Positive Outlook for Tillage Farming at Teagasc National Tillage Conference
31 January 2007
An improving grain market, producing and processing biofuels and coping with cross compliance regulations were among the issues addressed at the Teagasc National Tillage Conference which took place in Carlow, today, Wednesday, 31 January 2007.
The conference was officially opened by the Minister of State at the Department of Agriculture and Food, Brendan Smith TD. Speaking at the conference Mr Smith said that the recent rally in grain prices has led to a new optimism for the tillage sector and that the recent publication of the Government's Green Paper 'Towards a Sustainable Energy Future for Ireland' sets out the framework and proposed options and directions for energy policy to 2020 including the setting of a series of renewable energy targets to be achieved by 2020.
These include a 30% increase in electricity consumed from renewable sources, a 5% share of fuel used for heat purposes by 2015 and a 5.75% share in transport bio-fuels by 2010. We are also aiming for 30% co-firing of biomass at peat fired generating stations by 2015. Our objective with these targets is to increase substantially the contribution of bio-energy in transport, heat and electricity generation and to create new opportunities for agriculture and rural Ireland, he said.
Bernard Rice, Teagasc researcher, Oak Park spoke on supplying the biofuels sector and highlighted the need to improve the profitability of growing and processing energy crops. He said: "There is still an over-riding problem that the profitability of producing and processing biofuel crops remains very low. If the industry is to develop to a significant scale, ways of improving profitability must be found."
He pointed out that REPS participants are excluded from energy crop production and he recommended that this anomaly be eliminated. He believes that the promised establishment grant scheme, along with VAT exemption on planting materials to offset the high initial cost of perennial energy crops such as willow and miscanthus, will be needed.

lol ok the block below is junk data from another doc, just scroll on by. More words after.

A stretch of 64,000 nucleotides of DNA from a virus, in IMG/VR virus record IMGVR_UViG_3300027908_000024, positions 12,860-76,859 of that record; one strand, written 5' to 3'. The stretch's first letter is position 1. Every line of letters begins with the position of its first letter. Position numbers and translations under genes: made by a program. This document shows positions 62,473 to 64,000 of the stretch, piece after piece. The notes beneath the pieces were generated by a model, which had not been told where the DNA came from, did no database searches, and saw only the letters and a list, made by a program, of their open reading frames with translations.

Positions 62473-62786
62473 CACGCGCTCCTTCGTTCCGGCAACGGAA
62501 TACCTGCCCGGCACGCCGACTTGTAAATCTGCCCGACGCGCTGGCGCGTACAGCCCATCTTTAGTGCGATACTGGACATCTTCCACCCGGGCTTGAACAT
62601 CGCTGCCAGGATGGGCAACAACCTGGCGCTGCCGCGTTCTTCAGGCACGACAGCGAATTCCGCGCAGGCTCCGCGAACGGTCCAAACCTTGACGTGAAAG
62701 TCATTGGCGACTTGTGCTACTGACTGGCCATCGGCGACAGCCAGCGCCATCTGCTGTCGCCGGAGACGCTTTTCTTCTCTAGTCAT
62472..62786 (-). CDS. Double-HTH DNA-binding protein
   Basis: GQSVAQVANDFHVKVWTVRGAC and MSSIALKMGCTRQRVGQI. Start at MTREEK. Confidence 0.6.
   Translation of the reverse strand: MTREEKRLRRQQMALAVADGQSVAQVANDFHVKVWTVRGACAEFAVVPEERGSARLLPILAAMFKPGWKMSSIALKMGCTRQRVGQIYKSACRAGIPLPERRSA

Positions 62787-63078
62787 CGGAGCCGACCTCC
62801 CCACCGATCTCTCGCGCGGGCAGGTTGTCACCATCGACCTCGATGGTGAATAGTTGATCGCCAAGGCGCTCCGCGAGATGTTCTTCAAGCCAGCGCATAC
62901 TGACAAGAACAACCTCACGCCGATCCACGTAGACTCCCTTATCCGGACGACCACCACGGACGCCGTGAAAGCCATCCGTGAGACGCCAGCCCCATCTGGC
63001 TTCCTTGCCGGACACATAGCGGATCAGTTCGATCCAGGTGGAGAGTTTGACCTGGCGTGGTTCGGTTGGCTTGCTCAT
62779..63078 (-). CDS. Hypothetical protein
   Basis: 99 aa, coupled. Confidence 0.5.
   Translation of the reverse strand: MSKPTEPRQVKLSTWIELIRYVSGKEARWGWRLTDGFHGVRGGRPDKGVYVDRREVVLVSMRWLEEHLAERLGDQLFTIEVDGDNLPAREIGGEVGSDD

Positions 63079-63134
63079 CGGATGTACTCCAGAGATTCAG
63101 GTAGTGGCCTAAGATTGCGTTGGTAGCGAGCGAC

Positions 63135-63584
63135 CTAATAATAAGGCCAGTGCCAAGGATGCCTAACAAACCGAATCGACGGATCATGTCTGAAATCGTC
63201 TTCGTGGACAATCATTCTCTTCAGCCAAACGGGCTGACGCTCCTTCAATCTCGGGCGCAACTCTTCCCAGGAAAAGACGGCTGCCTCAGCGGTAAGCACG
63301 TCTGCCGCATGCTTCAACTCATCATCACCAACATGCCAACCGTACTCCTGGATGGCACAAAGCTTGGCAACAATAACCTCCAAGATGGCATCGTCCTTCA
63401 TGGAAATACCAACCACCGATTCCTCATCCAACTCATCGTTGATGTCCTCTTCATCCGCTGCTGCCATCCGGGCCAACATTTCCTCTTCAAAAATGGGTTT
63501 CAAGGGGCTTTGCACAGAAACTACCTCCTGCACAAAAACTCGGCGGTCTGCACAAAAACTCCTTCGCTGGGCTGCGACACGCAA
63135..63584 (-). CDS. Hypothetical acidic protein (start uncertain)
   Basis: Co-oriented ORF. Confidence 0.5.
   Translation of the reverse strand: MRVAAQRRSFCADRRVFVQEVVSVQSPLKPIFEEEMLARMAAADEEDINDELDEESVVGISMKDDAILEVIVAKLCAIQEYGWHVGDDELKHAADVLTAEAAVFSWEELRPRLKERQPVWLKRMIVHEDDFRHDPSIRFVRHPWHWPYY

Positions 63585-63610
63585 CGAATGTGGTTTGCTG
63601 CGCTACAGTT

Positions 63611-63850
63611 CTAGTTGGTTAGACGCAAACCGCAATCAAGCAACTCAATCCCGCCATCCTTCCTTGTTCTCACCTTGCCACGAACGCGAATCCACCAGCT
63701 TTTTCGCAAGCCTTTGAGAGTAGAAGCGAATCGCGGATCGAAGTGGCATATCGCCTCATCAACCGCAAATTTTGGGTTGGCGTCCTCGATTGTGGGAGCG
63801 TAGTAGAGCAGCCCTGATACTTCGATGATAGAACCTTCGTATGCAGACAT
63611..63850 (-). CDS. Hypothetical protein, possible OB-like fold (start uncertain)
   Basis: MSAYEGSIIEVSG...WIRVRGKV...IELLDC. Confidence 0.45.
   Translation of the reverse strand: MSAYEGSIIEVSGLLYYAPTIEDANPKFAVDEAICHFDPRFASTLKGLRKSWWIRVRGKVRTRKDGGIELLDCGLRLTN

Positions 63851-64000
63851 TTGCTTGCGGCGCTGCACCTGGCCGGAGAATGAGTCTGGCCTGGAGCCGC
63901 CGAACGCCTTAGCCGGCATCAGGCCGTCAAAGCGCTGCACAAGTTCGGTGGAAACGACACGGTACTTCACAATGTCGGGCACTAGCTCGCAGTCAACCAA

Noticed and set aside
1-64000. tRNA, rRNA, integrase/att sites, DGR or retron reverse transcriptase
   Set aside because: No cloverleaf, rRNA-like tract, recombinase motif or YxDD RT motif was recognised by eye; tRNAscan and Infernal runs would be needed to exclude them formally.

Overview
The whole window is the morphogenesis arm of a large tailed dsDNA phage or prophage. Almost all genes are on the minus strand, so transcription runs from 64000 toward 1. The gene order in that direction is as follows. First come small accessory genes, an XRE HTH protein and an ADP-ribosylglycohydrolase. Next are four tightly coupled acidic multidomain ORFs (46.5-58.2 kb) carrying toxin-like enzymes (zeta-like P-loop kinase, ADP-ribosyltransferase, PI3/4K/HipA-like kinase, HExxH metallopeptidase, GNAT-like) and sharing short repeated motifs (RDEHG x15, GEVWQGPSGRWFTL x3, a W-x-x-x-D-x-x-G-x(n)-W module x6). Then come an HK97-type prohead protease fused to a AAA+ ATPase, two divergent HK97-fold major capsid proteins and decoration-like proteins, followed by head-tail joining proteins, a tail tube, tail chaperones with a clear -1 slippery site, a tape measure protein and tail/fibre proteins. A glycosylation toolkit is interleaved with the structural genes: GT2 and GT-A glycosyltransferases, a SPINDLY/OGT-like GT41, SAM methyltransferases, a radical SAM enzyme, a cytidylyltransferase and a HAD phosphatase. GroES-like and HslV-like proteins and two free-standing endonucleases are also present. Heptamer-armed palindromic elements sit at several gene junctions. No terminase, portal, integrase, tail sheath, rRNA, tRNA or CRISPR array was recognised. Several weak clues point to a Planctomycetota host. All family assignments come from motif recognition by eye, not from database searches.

Bernard Rice also recommended that a change from excise relief on transport biofuels to substitution obligations on oil companies should be introduced gradually as the biofuel production industry matures.
All farmers are currently examining how the cross compliance requirements and the Nitrates Directive will impact on their business. Tim O' Donovan, Teagasc tillage specialist, acknowledged that regulations will pose a serious challenge to all farmers but the majority of tillage farmers will be able to continue to grow crops profitably while complying with the Directive.
He said: "The main issue for tillage farmers will be the nutrient management element of the Directive. Growers will need to be more precise about timing and rates of Nitrogen and Phosphorous applications. Organic manures must be treated as a valuable source of nutrients. New thinking and novel technologies will be needed when applying organic manures to crops in order to get the maximum benefit from them."
To help farmers manage nutrients and calculate their new fertilizer limits, Teagasc has developed a software programme to calculate the total farm fertilizer allowance and slurry storage on the farm.
Other topics addressed at the conference included the increasing problem of fungicide resistance in crops, new technologies to exploit pig slurry on tillage farms, the potential of organic crops and options to reduce costs and increase profits.